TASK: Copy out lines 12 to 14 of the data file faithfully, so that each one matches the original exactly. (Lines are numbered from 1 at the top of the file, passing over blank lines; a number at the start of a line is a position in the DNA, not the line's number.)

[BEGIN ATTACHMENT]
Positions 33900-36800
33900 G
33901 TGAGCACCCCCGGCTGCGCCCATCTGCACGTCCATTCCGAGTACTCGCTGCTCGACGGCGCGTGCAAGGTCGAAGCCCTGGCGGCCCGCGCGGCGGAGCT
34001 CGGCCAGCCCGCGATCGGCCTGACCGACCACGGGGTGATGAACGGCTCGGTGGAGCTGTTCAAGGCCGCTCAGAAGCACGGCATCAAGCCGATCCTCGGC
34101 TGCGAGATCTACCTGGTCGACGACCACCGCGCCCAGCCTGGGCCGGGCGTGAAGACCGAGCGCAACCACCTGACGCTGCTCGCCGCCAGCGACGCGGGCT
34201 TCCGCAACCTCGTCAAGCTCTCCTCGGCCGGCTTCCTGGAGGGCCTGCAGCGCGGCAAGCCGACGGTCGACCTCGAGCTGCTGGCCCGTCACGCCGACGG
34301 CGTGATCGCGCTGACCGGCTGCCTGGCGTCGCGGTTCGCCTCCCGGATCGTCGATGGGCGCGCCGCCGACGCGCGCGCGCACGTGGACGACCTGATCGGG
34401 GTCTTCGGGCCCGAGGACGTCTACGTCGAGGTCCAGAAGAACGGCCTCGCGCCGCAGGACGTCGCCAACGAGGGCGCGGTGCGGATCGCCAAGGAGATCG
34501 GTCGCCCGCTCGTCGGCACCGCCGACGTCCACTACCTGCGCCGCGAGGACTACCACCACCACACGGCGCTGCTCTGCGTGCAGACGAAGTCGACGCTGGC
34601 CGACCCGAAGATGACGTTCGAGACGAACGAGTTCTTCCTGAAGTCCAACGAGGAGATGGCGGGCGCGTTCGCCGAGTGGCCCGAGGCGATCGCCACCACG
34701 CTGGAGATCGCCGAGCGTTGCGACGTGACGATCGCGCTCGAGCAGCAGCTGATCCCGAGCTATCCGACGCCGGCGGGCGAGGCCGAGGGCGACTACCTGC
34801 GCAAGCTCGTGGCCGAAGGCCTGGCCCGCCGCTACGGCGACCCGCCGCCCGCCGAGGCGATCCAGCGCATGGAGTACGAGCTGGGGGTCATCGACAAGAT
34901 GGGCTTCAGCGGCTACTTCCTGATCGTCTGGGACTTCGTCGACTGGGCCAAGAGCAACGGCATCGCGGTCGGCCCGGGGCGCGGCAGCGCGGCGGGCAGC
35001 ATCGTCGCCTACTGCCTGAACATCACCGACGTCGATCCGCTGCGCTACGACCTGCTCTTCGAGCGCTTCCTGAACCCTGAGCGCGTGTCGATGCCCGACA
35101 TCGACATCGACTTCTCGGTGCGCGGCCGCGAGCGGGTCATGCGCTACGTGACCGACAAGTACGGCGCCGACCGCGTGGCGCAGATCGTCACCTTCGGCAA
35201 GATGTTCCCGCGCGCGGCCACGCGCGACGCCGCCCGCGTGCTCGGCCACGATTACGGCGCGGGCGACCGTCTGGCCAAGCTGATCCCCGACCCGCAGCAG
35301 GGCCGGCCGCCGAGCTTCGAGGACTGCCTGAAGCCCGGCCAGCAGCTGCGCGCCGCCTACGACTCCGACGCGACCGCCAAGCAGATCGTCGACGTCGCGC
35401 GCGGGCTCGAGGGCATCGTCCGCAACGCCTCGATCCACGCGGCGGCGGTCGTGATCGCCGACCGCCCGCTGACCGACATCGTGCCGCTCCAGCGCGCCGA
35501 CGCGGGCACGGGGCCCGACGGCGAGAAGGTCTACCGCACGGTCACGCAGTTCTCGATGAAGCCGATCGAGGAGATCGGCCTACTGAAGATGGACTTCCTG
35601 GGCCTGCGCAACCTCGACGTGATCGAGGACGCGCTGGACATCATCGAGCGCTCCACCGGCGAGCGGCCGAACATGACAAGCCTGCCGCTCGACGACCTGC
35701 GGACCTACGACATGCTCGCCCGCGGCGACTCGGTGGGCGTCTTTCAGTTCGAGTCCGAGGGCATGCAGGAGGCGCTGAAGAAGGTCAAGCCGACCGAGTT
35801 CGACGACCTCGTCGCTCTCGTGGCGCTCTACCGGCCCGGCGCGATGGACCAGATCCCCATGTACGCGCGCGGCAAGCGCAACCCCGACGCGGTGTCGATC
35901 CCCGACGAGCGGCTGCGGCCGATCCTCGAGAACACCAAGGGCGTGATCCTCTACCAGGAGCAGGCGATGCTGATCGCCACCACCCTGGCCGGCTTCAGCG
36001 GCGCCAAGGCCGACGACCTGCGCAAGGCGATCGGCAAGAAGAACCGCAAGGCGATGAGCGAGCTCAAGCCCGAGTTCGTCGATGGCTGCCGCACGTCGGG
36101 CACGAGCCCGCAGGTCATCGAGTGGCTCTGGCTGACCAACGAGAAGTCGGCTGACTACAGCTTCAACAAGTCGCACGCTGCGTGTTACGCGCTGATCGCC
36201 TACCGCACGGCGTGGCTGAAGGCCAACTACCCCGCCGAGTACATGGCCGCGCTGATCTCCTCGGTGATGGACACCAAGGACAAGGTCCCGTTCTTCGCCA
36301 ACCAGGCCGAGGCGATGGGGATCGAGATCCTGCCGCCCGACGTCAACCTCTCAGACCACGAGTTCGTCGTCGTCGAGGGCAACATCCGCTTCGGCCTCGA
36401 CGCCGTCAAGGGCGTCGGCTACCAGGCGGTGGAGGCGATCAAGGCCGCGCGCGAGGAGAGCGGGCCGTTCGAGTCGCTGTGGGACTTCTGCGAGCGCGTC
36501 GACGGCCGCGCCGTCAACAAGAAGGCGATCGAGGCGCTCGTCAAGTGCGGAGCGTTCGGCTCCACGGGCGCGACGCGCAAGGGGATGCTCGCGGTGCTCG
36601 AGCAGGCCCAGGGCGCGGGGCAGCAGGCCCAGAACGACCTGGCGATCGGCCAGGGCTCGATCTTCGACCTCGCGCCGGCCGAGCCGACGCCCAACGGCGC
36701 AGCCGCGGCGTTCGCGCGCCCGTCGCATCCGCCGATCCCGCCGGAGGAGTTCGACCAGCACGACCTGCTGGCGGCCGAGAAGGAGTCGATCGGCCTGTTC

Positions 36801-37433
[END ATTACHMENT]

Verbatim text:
34801 GCAAGCTCGTGGCCGAAGGCCTGGCCCGCCGCTACGGCGACCCGCCGCCCGCCGAGGCGATCCAGCGCATGGAGTACGAGCTGGGGGTCATCGACAAGAT
34901 GGGCTTCAGCGGCTACTTCCTGATCGTCTGGGACTTCGTCGACTGGGCCAAGAGCAACGGCATCGCGGTCGGCCCGGGGCGCGGCAGCGCGGCGGGCAGC
35001 ATCGTCGCCTACTGCCTGAACATCACCGACGTCGATCCGCTGCGCTACGACCTGCTCTTCGAGCGCTTCCTGAACCCTGAGCGCGTGTCGATGCCCGACA